And one area that I’d like to mention that I think most of us at Texas A&M take for granted, or at least we think everyone knows, is our military history as a university and our Corps of Cadets. Certainly with our Corps of Cadets who are interested in nursing as a career, we are keenly supportive of them and very interested in supporting them to achieve their nursing education and provide a pathway for them to enter our program as they are completing their core education requirements here at Texas A&M.
Lindsey Hendrix: And so what are some of the benefits that we’ll see with educating the Corps of Cadets?
Nancy Fahrenwald: Well, certainly we’ll see the benefits of more people who go on to be commissioned as an officer and then go in a nursing role and are commissioned in a nursing role and serve our country, but also have opportunities to advance their education and advance their rank in their years of service and really represent the profession, but also our university.
Lindsey Hendrix: Right. That’s fantastic. And so are there any particular populations that are experiencing the shortage more so than others?
Nancy Fahrenwald: When we talk about health care access in our country, we know very well that it’s our rural dwellers who lack access to care, but it’s also our populations who are socioeconomically or disadvantaged in other ways, but certainly some social determinants of health that might differentiate people as having less access to health care, either through education, geography, economics, and in Texas, rural, all things rural.
So, strategically focusing on recruiting rural dwellers into our programs, not only our registered nurse program, but our second degree programs. So people who have a degree in another area who want to come in and complete a nursing education can earn a bachelor’s degree in nursing. There’s another pathway to earn a bachelor’s degree in nursing, and that’s for currently licensed registered nurses in the state and beyond the state who have an associate degree in nursing to finish that bachelor’s degree. We also prepare graduate prepared nurses, and the role that’s really in demand right now is the family nurse practitioner role. Our family nurse practitioners, we prepare strategically to provide primary care services in rural and underserved areas, which means for us that if we say those things, our students have to have experiences in those areas. And, we seek funding opportunities or support for rural initiatives so we can augment the education of our students.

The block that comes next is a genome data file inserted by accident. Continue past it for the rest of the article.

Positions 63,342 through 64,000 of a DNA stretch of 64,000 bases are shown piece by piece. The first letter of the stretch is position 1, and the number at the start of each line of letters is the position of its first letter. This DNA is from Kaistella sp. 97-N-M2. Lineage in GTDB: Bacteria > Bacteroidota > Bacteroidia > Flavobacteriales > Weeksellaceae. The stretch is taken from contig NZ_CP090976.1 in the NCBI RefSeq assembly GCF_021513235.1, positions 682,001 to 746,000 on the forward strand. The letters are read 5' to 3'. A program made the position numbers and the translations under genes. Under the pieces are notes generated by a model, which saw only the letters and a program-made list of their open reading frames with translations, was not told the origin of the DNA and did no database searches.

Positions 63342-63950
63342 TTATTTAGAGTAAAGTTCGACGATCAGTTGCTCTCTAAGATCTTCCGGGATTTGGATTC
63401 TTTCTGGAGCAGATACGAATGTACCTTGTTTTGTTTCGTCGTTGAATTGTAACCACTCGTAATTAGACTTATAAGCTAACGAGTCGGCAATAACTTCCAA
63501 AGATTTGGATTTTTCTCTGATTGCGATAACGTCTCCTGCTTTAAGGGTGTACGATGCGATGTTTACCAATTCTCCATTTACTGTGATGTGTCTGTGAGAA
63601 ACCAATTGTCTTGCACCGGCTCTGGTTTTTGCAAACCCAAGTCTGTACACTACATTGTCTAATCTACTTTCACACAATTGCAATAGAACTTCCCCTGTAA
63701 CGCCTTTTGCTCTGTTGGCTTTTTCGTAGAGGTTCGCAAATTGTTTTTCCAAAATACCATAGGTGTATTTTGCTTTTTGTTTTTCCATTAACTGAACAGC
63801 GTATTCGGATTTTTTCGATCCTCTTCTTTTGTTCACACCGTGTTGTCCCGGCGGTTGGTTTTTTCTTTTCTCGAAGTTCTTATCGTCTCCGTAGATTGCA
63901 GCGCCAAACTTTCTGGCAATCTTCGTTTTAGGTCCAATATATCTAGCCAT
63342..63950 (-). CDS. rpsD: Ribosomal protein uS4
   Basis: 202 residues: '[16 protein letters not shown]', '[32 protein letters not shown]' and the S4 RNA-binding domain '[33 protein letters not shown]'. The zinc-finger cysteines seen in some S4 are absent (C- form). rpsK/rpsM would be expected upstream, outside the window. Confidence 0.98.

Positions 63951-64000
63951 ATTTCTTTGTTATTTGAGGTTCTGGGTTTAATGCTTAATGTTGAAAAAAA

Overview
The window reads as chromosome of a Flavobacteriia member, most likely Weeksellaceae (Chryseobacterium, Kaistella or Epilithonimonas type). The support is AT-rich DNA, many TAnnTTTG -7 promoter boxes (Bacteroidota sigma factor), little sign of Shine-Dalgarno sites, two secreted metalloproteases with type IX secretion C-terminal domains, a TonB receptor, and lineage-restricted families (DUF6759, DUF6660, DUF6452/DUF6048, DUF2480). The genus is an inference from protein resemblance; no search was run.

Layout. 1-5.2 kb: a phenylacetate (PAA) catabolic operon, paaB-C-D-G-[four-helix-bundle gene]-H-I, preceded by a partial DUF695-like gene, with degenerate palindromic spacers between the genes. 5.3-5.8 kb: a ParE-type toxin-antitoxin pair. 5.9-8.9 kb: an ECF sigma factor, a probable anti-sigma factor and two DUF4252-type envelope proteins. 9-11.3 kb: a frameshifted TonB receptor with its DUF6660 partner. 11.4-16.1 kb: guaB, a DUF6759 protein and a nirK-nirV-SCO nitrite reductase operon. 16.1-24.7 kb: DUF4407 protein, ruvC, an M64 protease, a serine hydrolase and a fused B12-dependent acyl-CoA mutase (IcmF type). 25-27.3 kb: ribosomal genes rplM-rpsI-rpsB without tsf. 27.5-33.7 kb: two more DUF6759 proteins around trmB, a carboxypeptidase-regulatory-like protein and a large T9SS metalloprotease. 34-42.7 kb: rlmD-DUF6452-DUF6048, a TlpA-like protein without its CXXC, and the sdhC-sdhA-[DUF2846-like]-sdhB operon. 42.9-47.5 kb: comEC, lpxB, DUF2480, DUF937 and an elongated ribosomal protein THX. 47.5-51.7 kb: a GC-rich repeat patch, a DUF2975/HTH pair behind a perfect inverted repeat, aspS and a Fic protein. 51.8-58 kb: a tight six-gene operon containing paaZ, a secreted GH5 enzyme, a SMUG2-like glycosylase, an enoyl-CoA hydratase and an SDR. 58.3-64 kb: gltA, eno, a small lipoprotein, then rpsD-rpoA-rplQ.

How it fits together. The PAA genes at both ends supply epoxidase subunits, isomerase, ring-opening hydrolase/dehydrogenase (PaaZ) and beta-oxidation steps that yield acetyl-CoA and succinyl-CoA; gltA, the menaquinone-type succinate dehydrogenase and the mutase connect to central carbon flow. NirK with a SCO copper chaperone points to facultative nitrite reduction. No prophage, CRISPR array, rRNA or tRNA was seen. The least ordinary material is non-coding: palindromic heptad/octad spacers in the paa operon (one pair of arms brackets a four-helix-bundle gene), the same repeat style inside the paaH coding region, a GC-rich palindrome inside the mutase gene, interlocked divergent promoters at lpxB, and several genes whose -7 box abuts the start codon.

Lindsey Hendrix: So for people who might not understand the difference between a licensed vocational nurse, an LVN, a registered nurse, an RN, and a nurse practitioner, NP, what are the differences between those three?
Nancy Fahrenwald: There are many pathways to advance a nursing career. Since you mentioned the advanced nursing degrees, I’ll start at the highest level of degree and work my way downward. So from degree perspective, the PhD, so the Doctor of Philosophy in nursing, is the highest academic degree from a research perspective. It’s the terminal research degree in nursing. Why do we need those and do we need more? Absolutely. The science of nursing is younger than the basic sciences, but we know that there are many things that nurses do that can improve quality and outcomes and reduce costs. But testing those and showing the impact of those differential types of care means more research. So the PhD in nursing. In order to pursue a PhD in nursing, you have to have at minimum a Bachelor of Science degree in nursing or a Master of Science degree, depending on the program and their criteria.
There’s another doctoral degree in nursing, the Doctor of Nursing Practice, and that is the terminal practice degree in nursing, much like people are familiar with the MD or the Medical Doctor, or the Doctor of Pharmacy, the Doctor of Physical Therapy. So the Doctor of Nursing Practice is prepared in one of many advanced specialty areas to provide care to populations of people, or serve as a leader in advancing health care, translating that research evidence into clinical practice.
The Master of Science degree is another degree and people who pursue a Master of Science degree, which we offer three specializations here at Texas A&M, are prepared in an advanced nursing specialty or role to provide population and specialty specific care. In order to enter a master’s program, nurses have to have a Bachelor of Science degree in nursing. We offer the family nurse practitioner. We also offer the nurse educator role and we offer the forensic nursing specialty.